Independent evaluators completed the Structured Clinical Interview for DSM-IV Axis I,15 a supplemental interview for CG,9 the Columbia Suicide Scale16 modified for bereavement, and the Clinical Global Impression Scale14 for CG-anchored severity and improvement (Table 1). Follow-up assessments were conducted 4, 8, 12, 16, and 20 weeks after the first treatment visit and 6 months after study treatment termination. Study participants were instructed not to tell independent evaluators if they received CGT. Assessments were audiotaped; 10% were randomly selected and corated for reliability. Biweekly cross-site meetings reviewed rating procedures and included practice coratings to prevent drift.
Participants completed self-report questionnaires for secondary outcome measures of grief-related symptoms (ICG),8 impairment (Work and Social Adjustment Scale [WSAS]),17,18 avoidance (Grief-Related Avoidance Questionnaire [GRAQ]),19 depressive symptoms (Quick Inventory of Depressive Symptoms–Self-report [QIDS-SR16]),20 and suicidal ideation (Columbia Suicide Scale).16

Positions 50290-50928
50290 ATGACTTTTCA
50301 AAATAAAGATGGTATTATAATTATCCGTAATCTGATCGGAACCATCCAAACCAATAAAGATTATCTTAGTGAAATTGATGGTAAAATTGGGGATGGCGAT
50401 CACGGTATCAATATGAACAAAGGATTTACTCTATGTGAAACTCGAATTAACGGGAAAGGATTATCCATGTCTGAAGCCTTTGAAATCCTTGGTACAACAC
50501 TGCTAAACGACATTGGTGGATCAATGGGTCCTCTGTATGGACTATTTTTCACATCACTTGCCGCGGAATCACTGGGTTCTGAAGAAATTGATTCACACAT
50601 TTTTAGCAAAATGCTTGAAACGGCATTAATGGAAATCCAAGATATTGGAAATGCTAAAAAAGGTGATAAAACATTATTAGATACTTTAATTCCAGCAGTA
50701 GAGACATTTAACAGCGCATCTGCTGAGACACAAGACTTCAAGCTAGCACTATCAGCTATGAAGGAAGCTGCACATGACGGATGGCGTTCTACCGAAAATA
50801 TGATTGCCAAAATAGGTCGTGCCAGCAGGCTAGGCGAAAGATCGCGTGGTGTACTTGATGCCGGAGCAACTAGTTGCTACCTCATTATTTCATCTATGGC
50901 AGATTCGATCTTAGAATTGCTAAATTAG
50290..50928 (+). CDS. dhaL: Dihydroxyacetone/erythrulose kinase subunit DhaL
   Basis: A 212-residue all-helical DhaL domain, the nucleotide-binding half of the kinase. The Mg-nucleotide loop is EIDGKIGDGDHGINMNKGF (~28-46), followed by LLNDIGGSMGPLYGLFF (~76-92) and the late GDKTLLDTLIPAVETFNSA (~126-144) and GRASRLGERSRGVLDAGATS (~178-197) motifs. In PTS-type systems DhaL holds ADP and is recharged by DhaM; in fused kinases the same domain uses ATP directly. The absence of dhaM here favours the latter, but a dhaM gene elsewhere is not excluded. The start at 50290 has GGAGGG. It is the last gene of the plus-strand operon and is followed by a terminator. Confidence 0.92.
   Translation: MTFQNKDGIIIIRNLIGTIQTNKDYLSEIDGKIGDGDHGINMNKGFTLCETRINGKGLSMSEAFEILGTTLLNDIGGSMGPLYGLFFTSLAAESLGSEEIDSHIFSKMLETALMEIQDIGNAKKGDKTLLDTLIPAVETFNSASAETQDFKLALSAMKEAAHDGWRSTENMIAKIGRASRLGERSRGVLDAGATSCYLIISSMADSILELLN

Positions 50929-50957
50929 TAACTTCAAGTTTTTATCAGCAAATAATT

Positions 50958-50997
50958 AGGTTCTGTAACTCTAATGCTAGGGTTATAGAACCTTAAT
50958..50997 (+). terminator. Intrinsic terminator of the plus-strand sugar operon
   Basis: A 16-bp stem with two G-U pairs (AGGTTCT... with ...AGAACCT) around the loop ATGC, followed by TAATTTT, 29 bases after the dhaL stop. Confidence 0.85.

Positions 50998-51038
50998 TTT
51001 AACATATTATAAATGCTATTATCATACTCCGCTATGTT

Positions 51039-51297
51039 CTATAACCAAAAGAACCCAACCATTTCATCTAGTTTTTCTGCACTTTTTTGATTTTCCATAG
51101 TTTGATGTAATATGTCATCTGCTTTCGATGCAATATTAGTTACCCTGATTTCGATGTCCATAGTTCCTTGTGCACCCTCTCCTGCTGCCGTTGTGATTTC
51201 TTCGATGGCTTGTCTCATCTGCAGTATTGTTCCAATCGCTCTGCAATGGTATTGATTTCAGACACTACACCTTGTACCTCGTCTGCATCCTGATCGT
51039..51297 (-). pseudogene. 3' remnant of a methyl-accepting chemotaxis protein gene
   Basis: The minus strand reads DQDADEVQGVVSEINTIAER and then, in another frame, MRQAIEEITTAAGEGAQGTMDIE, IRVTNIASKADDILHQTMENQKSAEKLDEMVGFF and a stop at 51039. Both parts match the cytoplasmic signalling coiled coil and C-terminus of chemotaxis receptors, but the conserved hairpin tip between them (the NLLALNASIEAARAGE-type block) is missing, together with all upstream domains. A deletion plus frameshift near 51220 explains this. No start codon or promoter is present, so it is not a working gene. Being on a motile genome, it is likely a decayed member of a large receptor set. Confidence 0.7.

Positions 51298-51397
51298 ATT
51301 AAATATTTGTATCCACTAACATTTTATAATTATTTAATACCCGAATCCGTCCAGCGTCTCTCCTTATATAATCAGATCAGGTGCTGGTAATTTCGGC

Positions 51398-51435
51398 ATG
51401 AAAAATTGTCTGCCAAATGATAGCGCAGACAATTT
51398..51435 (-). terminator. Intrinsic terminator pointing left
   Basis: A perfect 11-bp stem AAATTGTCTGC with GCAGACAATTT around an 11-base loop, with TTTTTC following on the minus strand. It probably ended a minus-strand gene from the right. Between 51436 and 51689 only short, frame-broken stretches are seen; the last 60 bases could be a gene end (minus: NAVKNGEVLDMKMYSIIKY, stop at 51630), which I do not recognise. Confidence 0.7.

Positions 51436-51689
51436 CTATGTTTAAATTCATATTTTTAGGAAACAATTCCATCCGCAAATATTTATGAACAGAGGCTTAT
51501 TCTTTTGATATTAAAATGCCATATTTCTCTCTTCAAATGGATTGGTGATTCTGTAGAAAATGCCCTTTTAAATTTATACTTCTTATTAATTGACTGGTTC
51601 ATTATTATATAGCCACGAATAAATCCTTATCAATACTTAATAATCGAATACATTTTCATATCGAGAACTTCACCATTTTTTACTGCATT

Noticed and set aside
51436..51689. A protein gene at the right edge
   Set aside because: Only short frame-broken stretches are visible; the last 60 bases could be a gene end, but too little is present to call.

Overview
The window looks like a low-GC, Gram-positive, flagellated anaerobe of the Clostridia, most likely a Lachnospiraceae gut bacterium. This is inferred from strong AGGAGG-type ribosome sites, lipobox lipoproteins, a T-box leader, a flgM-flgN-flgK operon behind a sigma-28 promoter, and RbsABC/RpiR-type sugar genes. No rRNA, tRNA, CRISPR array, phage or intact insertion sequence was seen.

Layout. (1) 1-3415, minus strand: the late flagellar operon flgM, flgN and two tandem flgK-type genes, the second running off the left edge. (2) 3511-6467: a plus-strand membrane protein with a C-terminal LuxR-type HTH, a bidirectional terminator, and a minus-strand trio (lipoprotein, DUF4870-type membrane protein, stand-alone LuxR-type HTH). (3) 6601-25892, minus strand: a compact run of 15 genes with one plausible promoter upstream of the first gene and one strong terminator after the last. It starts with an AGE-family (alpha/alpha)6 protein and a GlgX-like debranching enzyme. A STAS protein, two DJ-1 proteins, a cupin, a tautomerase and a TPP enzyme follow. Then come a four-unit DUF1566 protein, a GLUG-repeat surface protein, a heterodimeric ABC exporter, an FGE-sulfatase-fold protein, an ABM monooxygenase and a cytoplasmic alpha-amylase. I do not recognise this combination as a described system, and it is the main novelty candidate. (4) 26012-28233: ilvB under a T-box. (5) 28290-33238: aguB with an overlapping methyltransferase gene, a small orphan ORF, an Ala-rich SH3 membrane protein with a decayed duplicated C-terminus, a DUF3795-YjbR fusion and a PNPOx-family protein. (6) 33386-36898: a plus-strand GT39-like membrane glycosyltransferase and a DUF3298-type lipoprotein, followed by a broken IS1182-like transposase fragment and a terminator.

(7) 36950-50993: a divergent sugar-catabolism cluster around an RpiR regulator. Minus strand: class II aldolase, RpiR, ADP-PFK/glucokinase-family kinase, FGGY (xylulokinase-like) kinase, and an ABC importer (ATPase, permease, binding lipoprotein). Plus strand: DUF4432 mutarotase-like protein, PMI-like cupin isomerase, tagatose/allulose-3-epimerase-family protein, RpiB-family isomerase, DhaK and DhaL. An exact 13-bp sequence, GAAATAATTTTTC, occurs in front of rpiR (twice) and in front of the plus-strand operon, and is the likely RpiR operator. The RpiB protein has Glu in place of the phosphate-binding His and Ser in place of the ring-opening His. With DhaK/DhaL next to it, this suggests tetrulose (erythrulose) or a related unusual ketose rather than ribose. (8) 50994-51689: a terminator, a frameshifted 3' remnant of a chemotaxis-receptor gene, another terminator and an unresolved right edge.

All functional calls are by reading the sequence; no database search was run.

Citalopram or PLA was provided in double-blind fashion to all participants. Given participants’ high levels of distress and impairment and inclusion of a PLA-only cell, our manualized pharmacotherapy approach included procedures designed to optimize participant safety and pharmacotherapy effectiveness. Prescribing clinicians received standardized site-based training and supervision. The first visit (about 45 minutes) included a focused psychosocial history and review of symptoms as well as psychoeducation using the same model as in CGT, with a rationale for using antidepressant medication. Subsequent visits (weekly for 4 weeks, biweekly for 4 weeks, and monthly thereafter) were 20 to 30 minutes. Pharmacotherapists monitored grief symptoms and provided CGT-informed clinical management that included encouragement and support for resuming normal life activities as a test of medication effectiveness. They also assessed depressive symptoms, suicidal thinking, medication adherence, and adverse effects. Specific interventions, such as exposure instructions, emotion regulation strategies, or cognitive reframing, were proscribed (specific exposure procedures and other CG-targeted psychotherapy procedures were prohibited). Medication was flexibly dosed to the maximum allowable. Supplementary visits were provided if there was a change in dosage or when it was deemed clinically indicated (eg, to follow-up on suicidal ideation). Study medication was discontinued and open treatment provided when exit criteria were met or when pharmacotherapists judged it was clinically indicated. Participants also interacted with warm, supportive, CGT-informed administrative staff. The mean (SD) dose of CIT (aim 1, week 12) was 33.9 (15.0) mg per day. The median dose was 40 mg per day.